If there is an underlying theme to lean manufacturing, it is the realization that manufacturing is an incredibly complicated, completely inter-related system with millions of variables moving at the same time. Lean can be hard to understand because it is more a set of principles by which that complexity is driven, rather than a set of detailed rules. The failed traditional model of manufacturing was built around the assumption that manufacturing could be simply modeled and run by a computer – each cost had one driver and a linear relationship to that driver, the right quantity could be calculated according to EOQ and entered into an MRP system, how long a person should take to do each step of each job could be calculated to four decimal point precision by a guy with a stopwatch – none of which turned out to be true.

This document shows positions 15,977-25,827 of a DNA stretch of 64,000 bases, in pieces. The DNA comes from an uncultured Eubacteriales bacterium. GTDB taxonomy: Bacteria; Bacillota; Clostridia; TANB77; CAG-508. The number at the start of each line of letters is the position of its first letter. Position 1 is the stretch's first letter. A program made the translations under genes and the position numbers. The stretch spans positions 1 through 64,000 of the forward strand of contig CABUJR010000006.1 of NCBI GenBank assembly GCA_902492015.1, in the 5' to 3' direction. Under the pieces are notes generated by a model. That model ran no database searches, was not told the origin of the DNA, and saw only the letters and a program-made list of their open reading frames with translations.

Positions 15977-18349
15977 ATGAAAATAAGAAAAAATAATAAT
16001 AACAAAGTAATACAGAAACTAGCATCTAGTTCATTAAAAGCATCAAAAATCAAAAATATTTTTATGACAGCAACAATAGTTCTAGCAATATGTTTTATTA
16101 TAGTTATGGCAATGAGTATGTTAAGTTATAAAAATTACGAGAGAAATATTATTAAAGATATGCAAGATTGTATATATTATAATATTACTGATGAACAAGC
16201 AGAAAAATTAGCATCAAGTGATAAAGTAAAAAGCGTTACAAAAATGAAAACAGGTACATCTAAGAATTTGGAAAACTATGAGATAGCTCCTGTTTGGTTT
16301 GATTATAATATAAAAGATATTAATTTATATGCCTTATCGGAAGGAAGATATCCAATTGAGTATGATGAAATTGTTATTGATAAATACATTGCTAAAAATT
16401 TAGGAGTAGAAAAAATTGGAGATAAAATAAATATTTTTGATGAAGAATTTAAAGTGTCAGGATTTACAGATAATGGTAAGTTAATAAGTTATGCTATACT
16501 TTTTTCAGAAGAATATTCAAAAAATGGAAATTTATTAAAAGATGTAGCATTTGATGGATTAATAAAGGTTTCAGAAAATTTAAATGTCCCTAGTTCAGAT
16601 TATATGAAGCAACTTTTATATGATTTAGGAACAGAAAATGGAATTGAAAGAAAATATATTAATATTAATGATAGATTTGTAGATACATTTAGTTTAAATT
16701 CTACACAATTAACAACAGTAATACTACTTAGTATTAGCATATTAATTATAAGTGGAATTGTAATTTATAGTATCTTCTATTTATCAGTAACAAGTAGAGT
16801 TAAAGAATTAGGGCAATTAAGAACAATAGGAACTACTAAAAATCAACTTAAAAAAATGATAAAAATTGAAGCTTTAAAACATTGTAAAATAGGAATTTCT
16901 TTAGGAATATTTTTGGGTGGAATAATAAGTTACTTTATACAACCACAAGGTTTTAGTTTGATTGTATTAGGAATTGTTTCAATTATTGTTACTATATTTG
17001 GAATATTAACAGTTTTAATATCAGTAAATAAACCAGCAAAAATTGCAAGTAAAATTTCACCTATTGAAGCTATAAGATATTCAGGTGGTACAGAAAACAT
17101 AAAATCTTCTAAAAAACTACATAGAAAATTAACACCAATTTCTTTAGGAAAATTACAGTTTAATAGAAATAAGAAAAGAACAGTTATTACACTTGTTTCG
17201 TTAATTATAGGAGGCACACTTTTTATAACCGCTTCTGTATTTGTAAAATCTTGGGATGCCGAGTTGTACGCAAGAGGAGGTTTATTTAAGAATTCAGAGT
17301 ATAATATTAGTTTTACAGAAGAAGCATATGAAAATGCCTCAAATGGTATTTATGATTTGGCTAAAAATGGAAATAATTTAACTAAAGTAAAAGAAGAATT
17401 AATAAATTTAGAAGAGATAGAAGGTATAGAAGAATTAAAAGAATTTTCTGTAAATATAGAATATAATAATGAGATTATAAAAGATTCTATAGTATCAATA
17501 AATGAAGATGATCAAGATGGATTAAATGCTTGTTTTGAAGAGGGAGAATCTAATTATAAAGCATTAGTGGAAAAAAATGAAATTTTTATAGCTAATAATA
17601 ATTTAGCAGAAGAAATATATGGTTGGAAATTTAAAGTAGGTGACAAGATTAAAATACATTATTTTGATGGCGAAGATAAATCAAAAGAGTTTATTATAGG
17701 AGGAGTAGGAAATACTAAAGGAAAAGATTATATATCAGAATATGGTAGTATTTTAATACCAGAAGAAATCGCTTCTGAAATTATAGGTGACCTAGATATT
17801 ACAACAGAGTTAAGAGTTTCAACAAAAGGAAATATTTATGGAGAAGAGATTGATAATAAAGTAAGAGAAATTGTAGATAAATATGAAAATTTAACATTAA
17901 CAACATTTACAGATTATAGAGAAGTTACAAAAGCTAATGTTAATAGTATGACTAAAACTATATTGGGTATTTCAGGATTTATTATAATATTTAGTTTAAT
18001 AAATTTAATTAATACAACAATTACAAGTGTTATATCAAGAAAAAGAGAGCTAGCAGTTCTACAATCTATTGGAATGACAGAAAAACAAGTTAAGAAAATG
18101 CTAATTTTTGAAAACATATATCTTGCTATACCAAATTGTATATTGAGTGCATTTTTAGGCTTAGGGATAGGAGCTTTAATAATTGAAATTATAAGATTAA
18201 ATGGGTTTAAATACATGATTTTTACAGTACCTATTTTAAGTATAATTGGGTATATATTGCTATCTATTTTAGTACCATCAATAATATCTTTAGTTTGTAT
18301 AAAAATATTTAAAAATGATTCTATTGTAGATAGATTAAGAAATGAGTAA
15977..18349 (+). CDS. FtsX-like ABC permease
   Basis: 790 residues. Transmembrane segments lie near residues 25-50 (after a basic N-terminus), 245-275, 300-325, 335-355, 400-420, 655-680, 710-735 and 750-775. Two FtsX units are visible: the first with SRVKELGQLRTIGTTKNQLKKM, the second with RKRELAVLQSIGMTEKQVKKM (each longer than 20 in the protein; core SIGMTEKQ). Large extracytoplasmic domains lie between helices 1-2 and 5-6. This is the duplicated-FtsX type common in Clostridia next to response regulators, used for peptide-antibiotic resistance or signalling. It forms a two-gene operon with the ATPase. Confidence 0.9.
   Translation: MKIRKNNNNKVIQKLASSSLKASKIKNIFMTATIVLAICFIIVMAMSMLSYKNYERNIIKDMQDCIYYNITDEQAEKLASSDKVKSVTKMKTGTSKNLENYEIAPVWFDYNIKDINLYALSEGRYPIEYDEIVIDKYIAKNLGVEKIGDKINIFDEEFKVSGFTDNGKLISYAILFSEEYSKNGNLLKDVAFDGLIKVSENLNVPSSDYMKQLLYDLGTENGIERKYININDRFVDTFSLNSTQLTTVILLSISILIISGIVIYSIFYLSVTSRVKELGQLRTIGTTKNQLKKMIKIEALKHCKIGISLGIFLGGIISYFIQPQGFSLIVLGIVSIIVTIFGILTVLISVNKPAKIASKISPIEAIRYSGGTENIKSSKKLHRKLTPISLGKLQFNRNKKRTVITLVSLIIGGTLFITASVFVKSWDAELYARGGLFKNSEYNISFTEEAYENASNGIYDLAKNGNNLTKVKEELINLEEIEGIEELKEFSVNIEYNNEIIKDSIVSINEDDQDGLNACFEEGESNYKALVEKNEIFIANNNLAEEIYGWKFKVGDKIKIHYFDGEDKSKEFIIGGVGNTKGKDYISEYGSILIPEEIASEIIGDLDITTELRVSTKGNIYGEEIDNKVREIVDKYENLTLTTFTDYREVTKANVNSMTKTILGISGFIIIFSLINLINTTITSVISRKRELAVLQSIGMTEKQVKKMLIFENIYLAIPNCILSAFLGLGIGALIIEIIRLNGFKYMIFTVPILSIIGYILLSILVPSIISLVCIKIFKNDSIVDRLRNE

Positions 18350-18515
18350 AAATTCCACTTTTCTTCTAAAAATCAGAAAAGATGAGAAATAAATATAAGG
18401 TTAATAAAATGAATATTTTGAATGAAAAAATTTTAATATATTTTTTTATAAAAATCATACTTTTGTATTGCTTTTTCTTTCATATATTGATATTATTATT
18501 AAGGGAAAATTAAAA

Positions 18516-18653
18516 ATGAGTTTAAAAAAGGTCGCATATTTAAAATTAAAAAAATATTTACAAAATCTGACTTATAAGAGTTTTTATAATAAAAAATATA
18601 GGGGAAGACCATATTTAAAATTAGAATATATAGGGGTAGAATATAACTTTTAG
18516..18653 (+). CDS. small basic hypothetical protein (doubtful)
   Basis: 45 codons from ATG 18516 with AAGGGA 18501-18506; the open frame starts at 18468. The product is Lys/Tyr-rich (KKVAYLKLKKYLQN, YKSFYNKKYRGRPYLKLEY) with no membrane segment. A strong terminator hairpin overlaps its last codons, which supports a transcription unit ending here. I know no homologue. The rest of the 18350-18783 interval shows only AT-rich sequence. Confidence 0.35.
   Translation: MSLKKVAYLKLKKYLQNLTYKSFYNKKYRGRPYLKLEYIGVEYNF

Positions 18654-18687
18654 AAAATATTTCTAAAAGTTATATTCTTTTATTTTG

The days of you worrying about running your department ignorant of the next, trusting the logic in the accounting and manufacturing computer systems to put all of the functional pieces together are gone. It is becoming obvious that developing multi-skilled managers is more important to the success of lean manufacturing than developing multi-skilled production workers. But as John Mellencamp says in the song, "Ain’t That America?". Here we are making a big fuss over what the hourly employees and unions need to do to get direct labor aligned along the value streams, without ever stopping to think that those of us in management have an even greater need to change first.